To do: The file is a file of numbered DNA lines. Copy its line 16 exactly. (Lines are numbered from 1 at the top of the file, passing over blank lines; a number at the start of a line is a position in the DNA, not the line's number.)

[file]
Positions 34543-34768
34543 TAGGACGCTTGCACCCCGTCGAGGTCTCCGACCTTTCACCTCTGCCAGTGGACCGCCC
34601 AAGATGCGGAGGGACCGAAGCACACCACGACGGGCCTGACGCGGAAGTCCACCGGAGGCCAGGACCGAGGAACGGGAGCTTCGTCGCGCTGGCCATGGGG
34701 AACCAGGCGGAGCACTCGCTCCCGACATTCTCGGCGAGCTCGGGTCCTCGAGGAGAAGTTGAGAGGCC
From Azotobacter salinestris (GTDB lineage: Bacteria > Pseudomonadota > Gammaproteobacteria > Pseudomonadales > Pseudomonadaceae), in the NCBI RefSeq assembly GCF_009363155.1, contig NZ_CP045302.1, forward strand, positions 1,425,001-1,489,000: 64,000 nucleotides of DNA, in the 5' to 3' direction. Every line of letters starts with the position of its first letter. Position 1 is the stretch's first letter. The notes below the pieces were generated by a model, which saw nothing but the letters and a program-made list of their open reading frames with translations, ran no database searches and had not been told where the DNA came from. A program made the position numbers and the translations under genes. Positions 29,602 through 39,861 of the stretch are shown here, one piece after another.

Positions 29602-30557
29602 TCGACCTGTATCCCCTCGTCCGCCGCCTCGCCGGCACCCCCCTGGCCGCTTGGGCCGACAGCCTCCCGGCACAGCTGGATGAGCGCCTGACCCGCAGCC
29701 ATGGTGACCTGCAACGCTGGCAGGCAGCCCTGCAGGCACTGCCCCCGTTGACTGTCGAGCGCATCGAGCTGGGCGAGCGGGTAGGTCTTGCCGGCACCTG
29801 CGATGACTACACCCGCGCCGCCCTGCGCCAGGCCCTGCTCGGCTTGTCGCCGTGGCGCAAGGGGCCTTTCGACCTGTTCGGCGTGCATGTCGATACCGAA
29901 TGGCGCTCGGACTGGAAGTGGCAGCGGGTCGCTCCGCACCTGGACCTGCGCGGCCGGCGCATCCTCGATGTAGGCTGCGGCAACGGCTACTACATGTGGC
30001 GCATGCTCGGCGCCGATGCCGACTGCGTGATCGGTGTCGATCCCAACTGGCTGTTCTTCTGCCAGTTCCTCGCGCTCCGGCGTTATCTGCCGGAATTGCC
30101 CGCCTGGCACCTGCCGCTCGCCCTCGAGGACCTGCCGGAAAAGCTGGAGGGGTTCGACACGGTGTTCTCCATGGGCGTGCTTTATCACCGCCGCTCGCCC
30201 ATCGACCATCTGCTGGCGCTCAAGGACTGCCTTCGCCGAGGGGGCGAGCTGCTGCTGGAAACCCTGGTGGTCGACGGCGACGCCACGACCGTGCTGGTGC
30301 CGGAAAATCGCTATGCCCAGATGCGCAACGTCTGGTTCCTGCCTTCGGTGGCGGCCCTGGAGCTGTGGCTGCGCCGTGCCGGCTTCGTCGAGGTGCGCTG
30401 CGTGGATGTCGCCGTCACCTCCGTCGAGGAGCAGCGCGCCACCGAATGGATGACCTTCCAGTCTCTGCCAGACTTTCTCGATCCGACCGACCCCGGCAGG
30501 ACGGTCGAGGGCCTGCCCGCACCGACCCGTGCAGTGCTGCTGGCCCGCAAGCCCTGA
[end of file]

30501 ACGGTCGAGGGCCTGCCCGCACCGACCCGTGCAGTGCTGCTGGCCCGCAAGCCCTGA